You also need a crew, because dredging is a two-person operation: one at the helm, the other on the rode. And the person handling the anchor had better be fast. "You need the ability to pay out and haul in quickly to adjust for changing depth," says Bushy.
Once you have the anchor on the bottom, try to turn your boat. You can tell it's working if you have quick rudder-response at the helm. That means the boat is reacting to the pivot. Don't be timid at the controls. "The more power you put on," says Bushy, "the more response you'll get and the better your maneuver will be."
At the helm, turn your wheel in the direction you want to go and power up. Your bow should remain in the same spot, while your stern should come around behind you. Swing your stern to line up with your slip, then have your crew haul the anchor while you ease back into it. Or you can execute a tight turn in a narrow channel in dicey conditions.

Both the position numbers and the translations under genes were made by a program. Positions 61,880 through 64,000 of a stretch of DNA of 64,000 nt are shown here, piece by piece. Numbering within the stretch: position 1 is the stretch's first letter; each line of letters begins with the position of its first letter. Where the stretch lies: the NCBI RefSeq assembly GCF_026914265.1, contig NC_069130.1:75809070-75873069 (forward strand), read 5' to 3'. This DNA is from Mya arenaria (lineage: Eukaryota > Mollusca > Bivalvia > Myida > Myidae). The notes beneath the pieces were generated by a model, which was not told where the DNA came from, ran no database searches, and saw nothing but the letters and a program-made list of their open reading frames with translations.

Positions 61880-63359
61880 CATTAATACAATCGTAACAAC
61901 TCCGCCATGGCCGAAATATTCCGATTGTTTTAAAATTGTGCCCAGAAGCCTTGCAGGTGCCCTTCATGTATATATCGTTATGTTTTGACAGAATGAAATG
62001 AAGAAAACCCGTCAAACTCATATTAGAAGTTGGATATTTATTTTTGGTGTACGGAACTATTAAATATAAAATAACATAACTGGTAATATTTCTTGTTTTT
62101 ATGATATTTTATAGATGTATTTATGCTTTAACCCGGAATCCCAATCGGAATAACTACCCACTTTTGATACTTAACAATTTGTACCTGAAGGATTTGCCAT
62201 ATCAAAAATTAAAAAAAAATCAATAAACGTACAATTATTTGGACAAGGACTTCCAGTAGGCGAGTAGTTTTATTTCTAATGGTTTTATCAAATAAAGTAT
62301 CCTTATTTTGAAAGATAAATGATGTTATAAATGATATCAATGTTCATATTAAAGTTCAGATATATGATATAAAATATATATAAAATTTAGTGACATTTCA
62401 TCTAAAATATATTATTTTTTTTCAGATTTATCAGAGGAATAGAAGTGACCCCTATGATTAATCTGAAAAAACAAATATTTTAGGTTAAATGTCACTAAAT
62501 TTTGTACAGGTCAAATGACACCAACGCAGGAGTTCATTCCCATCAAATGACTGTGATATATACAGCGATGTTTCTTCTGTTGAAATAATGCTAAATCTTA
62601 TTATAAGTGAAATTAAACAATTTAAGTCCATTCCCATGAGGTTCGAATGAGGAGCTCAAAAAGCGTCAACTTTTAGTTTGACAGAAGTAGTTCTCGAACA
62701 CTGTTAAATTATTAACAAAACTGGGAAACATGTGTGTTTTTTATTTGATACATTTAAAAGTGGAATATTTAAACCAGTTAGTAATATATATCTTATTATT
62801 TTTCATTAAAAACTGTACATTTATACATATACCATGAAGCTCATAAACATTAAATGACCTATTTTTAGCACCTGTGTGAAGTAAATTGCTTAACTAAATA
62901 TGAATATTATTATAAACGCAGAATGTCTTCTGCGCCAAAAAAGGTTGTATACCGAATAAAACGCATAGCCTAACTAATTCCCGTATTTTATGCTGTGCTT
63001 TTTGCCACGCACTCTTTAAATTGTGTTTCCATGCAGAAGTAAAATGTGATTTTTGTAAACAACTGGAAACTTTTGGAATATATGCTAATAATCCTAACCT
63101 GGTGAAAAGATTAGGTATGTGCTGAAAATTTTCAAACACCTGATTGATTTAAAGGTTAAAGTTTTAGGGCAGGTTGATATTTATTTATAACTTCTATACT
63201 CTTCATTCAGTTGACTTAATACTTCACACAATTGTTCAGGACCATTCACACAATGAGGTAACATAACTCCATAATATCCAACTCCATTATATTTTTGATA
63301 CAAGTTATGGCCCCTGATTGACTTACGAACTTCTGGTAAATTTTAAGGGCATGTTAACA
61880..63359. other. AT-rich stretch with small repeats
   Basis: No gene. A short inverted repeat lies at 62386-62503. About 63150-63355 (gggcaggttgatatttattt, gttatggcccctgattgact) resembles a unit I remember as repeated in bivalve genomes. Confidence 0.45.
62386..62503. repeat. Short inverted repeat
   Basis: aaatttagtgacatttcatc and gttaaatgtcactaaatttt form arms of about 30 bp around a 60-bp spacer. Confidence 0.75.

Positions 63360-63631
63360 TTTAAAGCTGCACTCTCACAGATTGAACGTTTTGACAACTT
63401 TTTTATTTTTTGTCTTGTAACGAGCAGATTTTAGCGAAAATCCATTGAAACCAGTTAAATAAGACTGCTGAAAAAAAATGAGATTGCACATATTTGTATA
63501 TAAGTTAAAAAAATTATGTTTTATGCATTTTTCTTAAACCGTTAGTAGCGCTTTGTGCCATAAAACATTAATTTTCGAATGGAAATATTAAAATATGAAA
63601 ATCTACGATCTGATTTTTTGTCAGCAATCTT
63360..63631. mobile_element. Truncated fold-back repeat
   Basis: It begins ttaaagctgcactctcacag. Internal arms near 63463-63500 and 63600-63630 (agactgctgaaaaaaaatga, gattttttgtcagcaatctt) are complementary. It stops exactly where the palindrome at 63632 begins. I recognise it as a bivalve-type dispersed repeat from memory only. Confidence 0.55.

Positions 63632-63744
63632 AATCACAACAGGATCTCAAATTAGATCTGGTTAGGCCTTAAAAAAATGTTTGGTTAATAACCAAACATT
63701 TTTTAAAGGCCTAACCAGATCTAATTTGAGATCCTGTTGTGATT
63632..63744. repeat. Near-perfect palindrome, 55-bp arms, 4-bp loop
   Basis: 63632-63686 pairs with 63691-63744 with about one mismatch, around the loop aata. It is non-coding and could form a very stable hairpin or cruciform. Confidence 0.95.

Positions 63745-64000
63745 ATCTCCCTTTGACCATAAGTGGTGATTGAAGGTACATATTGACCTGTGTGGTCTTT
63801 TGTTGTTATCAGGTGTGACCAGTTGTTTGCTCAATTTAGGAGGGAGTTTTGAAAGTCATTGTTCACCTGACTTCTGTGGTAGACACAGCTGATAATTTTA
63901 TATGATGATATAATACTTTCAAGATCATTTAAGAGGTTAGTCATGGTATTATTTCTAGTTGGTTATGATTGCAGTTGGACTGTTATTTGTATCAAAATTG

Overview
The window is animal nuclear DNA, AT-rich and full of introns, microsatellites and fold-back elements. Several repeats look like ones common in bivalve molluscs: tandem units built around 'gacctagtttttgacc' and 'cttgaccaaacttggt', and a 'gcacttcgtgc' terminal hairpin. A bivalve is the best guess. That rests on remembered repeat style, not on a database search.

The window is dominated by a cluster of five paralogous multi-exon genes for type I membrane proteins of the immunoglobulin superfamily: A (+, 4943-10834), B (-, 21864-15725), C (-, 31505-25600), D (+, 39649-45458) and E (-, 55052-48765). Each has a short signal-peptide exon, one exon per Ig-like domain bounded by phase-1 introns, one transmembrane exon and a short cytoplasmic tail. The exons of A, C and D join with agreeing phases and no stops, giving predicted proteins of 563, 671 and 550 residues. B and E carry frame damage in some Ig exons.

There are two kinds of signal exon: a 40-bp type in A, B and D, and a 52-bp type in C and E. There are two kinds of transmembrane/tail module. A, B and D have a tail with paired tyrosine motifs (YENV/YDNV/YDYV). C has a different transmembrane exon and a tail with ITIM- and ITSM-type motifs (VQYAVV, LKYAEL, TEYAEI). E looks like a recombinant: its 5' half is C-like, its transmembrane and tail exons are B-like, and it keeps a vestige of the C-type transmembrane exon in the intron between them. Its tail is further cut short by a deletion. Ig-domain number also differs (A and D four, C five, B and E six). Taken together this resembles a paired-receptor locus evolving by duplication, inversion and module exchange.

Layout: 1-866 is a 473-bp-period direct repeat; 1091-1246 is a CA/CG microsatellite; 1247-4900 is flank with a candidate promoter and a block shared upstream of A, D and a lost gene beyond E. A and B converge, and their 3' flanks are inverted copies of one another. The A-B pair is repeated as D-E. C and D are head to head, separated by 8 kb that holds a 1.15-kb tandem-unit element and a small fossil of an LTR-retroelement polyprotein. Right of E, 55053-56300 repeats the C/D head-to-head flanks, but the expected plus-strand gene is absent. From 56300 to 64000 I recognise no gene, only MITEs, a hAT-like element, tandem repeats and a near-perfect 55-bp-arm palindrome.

Again, it's not a method you'll need to use every day. But you'll be glad you know how to dredge the anchor when caught in one of those once-in-a-hundred situations-times when having pinpoint turning control is paramount. Plus, when people at the dock ask you what you just did, you can tell them a Poor Man's Tugboat and sound like a real pro.